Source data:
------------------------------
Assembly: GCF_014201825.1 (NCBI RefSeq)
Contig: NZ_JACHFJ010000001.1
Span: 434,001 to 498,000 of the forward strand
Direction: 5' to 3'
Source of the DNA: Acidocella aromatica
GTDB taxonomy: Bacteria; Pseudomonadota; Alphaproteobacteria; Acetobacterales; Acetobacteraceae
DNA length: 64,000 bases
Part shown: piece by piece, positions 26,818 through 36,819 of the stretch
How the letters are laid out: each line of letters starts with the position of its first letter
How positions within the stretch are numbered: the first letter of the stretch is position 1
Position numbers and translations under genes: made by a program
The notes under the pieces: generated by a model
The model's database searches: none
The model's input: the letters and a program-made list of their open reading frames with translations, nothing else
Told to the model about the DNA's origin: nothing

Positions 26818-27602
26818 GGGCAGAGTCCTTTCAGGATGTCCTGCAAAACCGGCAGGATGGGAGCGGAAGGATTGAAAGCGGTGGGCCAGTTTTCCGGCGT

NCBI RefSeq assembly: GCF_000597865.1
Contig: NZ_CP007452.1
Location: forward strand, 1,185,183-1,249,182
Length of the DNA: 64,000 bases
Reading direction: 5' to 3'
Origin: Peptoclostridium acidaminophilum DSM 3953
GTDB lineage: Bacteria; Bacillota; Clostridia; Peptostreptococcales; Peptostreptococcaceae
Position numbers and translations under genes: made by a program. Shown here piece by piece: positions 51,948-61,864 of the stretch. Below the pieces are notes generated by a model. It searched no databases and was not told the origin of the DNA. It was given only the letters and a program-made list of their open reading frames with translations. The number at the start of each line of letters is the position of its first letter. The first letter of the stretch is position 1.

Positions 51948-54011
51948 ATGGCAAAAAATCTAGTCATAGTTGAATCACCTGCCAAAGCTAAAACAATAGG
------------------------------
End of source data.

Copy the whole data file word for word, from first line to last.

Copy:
Assembly: GCF_014201825.1 (NCBI RefSeq)
Contig: NZ_JACHFJ010000001.1
Span: 434,001 to 498,000 of the forward strand
Direction: 5' to 3'
Source of the DNA: Acidocella aromatica
GTDB taxonomy: Bacteria; Pseudomonadota; Alphaproteobacteria; Acetobacterales; Acetobacteraceae
DNA length: 64,000 bases
Part shown: piece by piece, positions 26,818 through 36,819 of the stretch
How the letters are laid out: each line of letters starts with the position of its first letter
How positions within the stretch are numbered: the first letter of the stretch is position 1
Position numbers and translations under genes: made by a program
The notes under the pieces: generated by a model
The model's database searches: none
The model's input: the letters and a program-made list of their open reading frames with translations, nothing else
Told to the model about the DNA's origin: nothing

Positions 26818-27602
26818 GGGCAGAGTCCTTTCAGGATGTCCTGCAAAACCGGCAGGATGGGAGCGGAAGGATTGAAAGCGGTGGGCCAGTTTTCCGGCGT

NCBI RefSeq assembly: GCF_000597865.1
Contig: NZ_CP007452.1
Location: forward strand, 1,185,183-1,249,182
Length of the DNA: 64,000 bases
Reading direction: 5' to 3'
Origin: Peptoclostridium acidaminophilum DSM 3953
GTDB lineage: Bacteria; Bacillota; Clostridia; Peptostreptococcales; Peptostreptococcaceae
Position numbers and translations under genes: made by a program. Shown here piece by piece: positions 51,948-61,864 of the stretch. Below the pieces are notes generated by a model. It searched no databases and was not told the origin of the DNA. It was given only the letters and a program-made list of their open reading frames with translations. The number at the start of each line of letters is the position of its first letter. The first letter of the stretch is position 1.

Positions 51948-54011
51948 ATGGCAAAAAATCTAGTCATAGTTGAATCACCTGCCAAAGCTAAAACAATAGG